Thursday, January 18, 2007


James Walcott has posted a gem, riffing on the Little Round-Headed Boy's review of Altman's Secret Honor. LRHB begins:
On the week of Richard Nixon's birthdate, on the week after Gerald Ford's funeral, on the night of George Bush's speech about committing even more troops to Iraq, I sat down with Robert Altman's Secret Honor for the first time in years. What a weird harmonic convergence. As I watched Philip Baker Hall's Nixon bitching about the Ford pardon and the reaction to his escalation of bombing in Cambodia, I could hear the TV downstairs broadcasting Bush's speech about upping the troop count in Iraq. I felt like I was hallucinating. We needed to be in Vietnam to stop the Communist domino effect from spreading across Southeast Asia; now, we need to stay the course in Iraq to stop civil violence from spreading out of Iraq's borders across the Middle East. Different decades, different presidents, same old rhetoric about a "winnable" war. Pride over honor, blood over logic. God, I miss Altman.
I have to confess that I find Nixon the most compelling figure in postwar American public life, so gnarled is he at the root, so deep his self-infliction, so complex his duplicity, and yet, at the end, so fragile his dignity even with his tough core. I'm slowly reading through Mark Feeney's transfixing Nixon at the Movies and I can't wait for Frost/Nixon to make its transatlantic move. It looks as if I'm going to have to pick up the Secret Honor DVD too
Meanwhile, downstairs on the TV in real life and real time, there is Bush defending his actions and refusing to break, acting more and more Nixonian by the minute. Nixon, Bush; Bush, Nixon. Depressing, utterly depressing.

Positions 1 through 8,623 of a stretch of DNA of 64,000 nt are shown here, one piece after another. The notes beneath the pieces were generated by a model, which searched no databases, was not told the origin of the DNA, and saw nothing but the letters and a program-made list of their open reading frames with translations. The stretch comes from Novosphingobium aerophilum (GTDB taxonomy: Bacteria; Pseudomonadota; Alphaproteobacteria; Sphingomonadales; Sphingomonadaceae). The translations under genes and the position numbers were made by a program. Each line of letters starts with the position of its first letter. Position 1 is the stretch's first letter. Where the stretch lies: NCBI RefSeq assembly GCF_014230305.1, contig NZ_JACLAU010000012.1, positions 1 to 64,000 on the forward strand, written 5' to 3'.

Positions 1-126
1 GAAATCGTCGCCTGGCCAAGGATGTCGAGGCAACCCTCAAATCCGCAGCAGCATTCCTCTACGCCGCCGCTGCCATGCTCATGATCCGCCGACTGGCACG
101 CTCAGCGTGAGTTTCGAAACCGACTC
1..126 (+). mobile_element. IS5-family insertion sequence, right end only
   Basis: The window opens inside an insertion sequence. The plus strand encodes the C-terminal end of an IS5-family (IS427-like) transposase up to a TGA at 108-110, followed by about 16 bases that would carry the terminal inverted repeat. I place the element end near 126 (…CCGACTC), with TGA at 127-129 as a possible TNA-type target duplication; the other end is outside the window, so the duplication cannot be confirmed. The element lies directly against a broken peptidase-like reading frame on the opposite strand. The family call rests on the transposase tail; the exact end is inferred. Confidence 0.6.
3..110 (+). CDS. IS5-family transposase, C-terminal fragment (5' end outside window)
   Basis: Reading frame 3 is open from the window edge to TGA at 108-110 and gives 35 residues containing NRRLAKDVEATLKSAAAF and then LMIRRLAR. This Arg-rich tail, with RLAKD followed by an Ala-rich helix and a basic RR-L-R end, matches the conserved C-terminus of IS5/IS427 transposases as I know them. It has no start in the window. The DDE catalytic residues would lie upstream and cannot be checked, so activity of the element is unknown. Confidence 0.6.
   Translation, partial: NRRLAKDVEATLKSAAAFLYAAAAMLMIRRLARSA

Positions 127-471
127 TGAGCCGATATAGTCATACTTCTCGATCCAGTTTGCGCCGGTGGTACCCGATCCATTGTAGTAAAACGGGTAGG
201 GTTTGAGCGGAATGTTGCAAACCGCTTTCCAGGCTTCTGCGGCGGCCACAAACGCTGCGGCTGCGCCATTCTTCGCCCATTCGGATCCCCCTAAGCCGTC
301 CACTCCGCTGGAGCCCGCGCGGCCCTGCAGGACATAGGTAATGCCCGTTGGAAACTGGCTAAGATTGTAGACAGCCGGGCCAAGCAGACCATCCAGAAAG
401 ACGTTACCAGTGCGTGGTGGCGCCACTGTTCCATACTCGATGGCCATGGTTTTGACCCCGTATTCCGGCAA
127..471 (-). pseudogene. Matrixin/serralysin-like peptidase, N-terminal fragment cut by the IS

And unlike Nixon, Bush will not be able to rehabilitate himself in retirement because he's simply too stuntedly ill-informed and reality-detached. I remember seeing an aging Nixon on C-SPAN speaking and answering questions smoothly and cogently for over an hour on a range of geopolitical topics without benefit of notes and with a humbled confidence that was (for Nixon) charming. Clinton has that kind of sophisticated knowledgability, Jimmy Carter does as well, but Bush never will, so uninterested is he in other cultures and so reliant upon platitudes and homilies and self-affirmation. I think (hope) Steve Gilliard is right: Bush's presidency will unravel in shame and disgrace, as Nixon's did. But unlike Nixon, Bush will not enjoy a lion-in-winter third act. For better or worse, Nixon was his own man, a stark lesson in the possibilities and limits of self-reliance. Bush, who has always relied upon others to bail him out of jams, is not his own man. If he were, he wouldn't let Cheney secretly run the show.


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